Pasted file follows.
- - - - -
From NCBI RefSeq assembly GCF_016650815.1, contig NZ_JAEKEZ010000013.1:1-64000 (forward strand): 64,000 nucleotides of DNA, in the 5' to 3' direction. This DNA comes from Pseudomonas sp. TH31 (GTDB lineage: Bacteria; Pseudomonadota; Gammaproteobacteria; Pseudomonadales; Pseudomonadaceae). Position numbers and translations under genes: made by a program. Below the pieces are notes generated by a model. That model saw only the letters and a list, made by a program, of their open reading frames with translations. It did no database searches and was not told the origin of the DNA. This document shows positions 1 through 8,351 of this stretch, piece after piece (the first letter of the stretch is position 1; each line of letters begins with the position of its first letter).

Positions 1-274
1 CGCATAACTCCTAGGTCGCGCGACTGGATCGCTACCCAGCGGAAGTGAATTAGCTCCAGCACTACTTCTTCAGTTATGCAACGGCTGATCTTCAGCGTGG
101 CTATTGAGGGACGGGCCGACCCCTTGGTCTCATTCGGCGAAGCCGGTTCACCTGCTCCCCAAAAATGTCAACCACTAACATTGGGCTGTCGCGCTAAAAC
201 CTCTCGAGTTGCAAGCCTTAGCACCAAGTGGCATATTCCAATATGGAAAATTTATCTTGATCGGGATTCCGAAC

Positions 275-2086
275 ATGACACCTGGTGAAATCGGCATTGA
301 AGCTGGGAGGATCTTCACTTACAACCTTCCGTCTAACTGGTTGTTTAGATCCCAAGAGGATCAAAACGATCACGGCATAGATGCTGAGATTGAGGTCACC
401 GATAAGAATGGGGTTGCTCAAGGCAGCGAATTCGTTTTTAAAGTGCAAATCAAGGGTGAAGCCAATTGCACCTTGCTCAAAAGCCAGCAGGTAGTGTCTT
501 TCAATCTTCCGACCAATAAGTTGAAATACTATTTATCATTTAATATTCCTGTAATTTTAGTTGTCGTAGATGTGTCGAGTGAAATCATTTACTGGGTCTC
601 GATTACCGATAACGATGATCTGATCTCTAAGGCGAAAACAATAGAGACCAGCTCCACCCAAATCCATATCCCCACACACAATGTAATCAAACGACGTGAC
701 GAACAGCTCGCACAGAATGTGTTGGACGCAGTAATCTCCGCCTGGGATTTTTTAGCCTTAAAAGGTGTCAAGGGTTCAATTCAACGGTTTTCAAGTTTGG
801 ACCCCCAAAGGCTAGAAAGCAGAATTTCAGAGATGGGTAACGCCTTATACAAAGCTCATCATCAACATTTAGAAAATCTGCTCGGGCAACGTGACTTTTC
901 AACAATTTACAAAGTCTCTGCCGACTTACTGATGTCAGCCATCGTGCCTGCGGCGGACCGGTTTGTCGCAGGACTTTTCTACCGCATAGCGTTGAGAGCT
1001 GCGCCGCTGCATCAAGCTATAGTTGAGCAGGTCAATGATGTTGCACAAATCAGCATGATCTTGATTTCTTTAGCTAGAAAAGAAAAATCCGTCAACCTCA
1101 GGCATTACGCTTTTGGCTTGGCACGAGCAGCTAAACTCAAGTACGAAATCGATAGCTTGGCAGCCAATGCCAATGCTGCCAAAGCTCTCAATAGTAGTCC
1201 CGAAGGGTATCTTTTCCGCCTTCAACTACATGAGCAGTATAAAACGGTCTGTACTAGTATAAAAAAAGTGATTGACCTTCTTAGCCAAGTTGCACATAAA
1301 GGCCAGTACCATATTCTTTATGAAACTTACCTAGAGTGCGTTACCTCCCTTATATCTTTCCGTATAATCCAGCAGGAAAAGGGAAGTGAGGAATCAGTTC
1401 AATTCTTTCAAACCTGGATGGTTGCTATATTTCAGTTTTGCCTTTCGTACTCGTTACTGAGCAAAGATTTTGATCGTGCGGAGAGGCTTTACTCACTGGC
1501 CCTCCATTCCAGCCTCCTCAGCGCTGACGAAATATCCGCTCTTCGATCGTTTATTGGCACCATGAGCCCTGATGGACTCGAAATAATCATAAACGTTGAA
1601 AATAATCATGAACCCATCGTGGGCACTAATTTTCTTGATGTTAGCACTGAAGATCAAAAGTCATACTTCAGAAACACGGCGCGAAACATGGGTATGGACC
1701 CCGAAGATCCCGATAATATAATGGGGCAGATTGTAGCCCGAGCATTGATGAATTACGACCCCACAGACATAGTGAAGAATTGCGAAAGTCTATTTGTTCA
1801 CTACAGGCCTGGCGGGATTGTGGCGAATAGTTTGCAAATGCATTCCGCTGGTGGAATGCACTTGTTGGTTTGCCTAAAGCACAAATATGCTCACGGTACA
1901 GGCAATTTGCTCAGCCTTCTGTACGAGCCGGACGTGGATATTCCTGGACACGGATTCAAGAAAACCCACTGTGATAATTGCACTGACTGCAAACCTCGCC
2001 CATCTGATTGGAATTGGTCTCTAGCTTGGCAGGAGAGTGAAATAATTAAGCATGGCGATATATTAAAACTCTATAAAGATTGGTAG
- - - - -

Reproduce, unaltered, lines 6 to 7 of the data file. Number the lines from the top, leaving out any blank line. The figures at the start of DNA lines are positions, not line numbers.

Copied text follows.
Positions 275-2086
275 ATGACACCTGGTGAAATCGGCATTGA